September 24, 2010

The Weekly Rotation

Choice is a lovely thing, and spontaneity is where fun is born, but something about fall makes me long for rules and regulation. I feel like busting out charts and gold stars, turning down impromptu invitations, and settling into a routine. One way this desire is manifesting is my sudden need to tone down the variety in our weekly menus and sticking to some basics and favorites.

There has been a lot of teasing in my family about my mom’s rotation, basically because it’s not, well, varied. If you are sitting down at her kitchen table in September, you can likely count on tuna macaroni salad, stuffed zucchini, roast chicken, tomato sandwiches or a big, beautiful salad.

I am my mother’s daughter. But when one blogs, as many of you know, there is a certain amount of birdie-on-your-shoulder pressure to try new recipes all the time. Somehow, we hope, one of these recipes might just serve up the secret for ready-in-a-jiffy, easy-but-elegant, my-life-is-so-wonderfully-under-control, and my-body-is-a-temple-of-health togetherness.

Right now, though, I’m feeling that the aforementioned secrets might just be contained in some old familiar favorites. So I’m putting here, more for my reference than anything, my go-to weeknight recipes for fall. These are tried-and-true favorites, and things that can be made without having to frantically look from stove to cookbook.

Do you guys work on weekly or bi-weekly menu rotation at your house? What are your go-to recipes for fall?

Oh: and happy weekend!

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  • Sara Rose: We do a semi-rotation. There’s fall backs that I go to pretty much weekly to make life and shopping easier. There’s always a spaghetti or pasta arrabiatta night. Sandwiches are big here, grilled or cold. There’s usually some crock pot wonder of beans and roasted meat one night. A big salad with grilled meat of some kind or other. We make Spanish tortilla a lot to use left over veggies. I usually do a big batch of soup every two weeks or so. Some nights its’ breakfast for dinner and there’s always a night of roasted veggies and fish. And usually one night a week is leftovers/fend for yourself. I find new recipes often get tried on weekends, which is strange because, really, it’s not that much more time consuming. Oh and cinnamon rolls Saturday mornings and donuts on Sundays!4 years ago

  • Bethany: weekly menus: grilled cheese and tomato star soup, pasta with olive oil, garlic, and parmesan, yogurt with sliced apples and granola, parmesan couscous with sauteed mushrooms… I pretty much eat the same thing all year round.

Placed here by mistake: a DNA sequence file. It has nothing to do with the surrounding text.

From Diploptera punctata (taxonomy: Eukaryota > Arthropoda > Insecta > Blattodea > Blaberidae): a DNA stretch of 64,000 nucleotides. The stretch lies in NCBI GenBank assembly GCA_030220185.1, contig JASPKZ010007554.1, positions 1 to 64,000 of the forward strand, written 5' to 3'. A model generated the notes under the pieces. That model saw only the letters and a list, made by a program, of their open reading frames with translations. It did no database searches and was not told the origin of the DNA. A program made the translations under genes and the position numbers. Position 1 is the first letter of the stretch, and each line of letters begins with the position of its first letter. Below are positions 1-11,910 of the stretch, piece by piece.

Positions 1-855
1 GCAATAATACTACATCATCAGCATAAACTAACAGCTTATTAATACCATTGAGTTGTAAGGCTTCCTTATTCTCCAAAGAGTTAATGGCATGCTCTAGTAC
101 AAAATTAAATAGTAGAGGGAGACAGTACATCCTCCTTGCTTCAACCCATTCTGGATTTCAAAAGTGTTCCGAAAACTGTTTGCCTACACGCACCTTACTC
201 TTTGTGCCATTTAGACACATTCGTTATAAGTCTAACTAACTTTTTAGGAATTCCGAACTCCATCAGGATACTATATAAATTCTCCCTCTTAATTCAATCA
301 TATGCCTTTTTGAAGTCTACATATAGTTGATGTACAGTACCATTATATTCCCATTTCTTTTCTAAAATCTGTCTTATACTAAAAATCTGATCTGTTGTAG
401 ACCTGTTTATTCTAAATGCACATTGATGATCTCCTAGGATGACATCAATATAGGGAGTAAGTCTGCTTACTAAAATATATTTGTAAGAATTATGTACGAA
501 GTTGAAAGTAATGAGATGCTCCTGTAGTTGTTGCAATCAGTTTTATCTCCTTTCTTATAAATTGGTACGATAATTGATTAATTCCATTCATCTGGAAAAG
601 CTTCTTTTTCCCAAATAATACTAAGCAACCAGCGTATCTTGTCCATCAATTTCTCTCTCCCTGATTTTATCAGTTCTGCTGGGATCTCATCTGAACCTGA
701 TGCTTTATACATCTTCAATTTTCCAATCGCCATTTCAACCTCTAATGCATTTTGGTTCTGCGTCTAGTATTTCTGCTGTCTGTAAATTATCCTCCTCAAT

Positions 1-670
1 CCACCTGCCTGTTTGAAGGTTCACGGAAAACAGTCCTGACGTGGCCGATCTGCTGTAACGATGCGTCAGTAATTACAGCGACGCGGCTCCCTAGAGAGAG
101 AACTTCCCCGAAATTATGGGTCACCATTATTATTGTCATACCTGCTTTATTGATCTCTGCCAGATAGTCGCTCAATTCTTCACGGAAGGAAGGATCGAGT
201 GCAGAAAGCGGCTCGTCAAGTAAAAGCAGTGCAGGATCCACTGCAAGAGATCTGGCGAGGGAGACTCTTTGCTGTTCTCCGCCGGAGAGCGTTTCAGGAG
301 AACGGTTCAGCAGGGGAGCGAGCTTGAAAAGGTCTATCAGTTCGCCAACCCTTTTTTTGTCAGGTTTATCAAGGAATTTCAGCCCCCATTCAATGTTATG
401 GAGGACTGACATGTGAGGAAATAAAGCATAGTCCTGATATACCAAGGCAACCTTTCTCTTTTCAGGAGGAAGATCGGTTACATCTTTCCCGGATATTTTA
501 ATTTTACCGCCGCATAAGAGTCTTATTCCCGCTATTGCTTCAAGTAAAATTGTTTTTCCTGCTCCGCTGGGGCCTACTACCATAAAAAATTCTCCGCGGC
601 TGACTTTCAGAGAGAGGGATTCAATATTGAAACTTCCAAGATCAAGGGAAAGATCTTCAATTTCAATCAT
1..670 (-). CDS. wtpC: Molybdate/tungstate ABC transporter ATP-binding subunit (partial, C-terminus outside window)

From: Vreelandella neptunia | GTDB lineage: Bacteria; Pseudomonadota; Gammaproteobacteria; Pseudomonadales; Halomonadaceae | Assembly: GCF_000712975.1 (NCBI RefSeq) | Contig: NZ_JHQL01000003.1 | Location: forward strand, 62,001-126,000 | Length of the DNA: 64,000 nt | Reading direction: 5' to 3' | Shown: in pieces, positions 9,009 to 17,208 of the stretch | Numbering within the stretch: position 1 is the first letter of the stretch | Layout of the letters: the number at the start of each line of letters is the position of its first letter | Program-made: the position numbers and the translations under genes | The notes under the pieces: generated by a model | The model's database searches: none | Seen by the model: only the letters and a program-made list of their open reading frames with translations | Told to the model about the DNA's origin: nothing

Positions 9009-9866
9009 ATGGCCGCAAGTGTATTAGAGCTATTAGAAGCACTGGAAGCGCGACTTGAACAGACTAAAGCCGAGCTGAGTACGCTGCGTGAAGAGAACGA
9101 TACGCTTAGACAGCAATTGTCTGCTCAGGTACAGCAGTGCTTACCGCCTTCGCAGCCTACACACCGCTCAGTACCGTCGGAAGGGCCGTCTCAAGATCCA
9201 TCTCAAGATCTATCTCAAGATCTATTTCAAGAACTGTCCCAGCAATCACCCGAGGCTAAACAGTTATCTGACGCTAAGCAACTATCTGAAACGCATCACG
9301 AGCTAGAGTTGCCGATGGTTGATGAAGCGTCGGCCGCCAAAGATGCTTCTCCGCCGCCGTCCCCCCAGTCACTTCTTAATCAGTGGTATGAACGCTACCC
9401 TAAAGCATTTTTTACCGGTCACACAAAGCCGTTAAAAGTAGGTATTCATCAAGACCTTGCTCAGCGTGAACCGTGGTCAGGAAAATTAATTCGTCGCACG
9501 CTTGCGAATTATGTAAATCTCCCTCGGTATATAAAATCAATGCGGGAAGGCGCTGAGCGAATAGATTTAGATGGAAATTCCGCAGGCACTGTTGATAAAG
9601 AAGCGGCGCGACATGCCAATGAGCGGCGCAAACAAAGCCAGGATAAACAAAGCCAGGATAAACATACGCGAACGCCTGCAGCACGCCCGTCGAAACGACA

I’m constantly looking for fresh vegetarian dishes that are seasonal. I once slaved over a thai-spiced pumpkin soup, only to find out hours later that I didn’t care for pumpkin soup.4 years ago

  • Laureen: Tacos–black bean, fish, steak, shrimp–are in my rotation pretty much every week. Seriously, I’ve been known to make them literally 4 or 5 nights in a row. But these past few weeks, with the last days of summer getting in the way, I didn’t make any! And when I made them for dinner Tuesday night it was amazing how grounded they made me feel–like an anchor to my week.

    Now I just have to add something other than tacos to my rotation…(It’s still too hot in my kitchen for roast chicken on Sunday nights) that curry up there looks mighty nice.4 years ago

  • Brook: I love fall and winter cooking because it’s finally cool enough to turn on the stove. I do lots of soups, with portions packed into the freezer for later: Potato-leek, mulligatawny, Hungarian mushroom, miso, Cuban black bean, and hot and sour.

    Then there’s the stews, slow-roasts, and braises: Chickpea, kale, and chorizo stew, Korean pork and kimchee stew with rice cakes, big pots of TVP vegetarian chile, Thai coconut curries, or rich carnitas for great tacos.

    And of course, carbs: German apple pancakes, seafood- or vegetable-filled crepes, pillow-light gnocchi with spicy tomato sauce, beans, beans, and more beans, Jim Sullivan’s no-knead bread, empanadas, potstickers, dumplings, samosas, and kasha knishes.

    I cook on Sunday afternoons, and try to make at least one tried-and-true recipe and one new one. I put on some great music or catch up on podcasts, and have a great time in the kitchen.4 years ago

  • kath: My New Year’s resolution this year was to start making up monthly menus because I’m working and everyone here has different activities on different days so while I plan I try to break it down: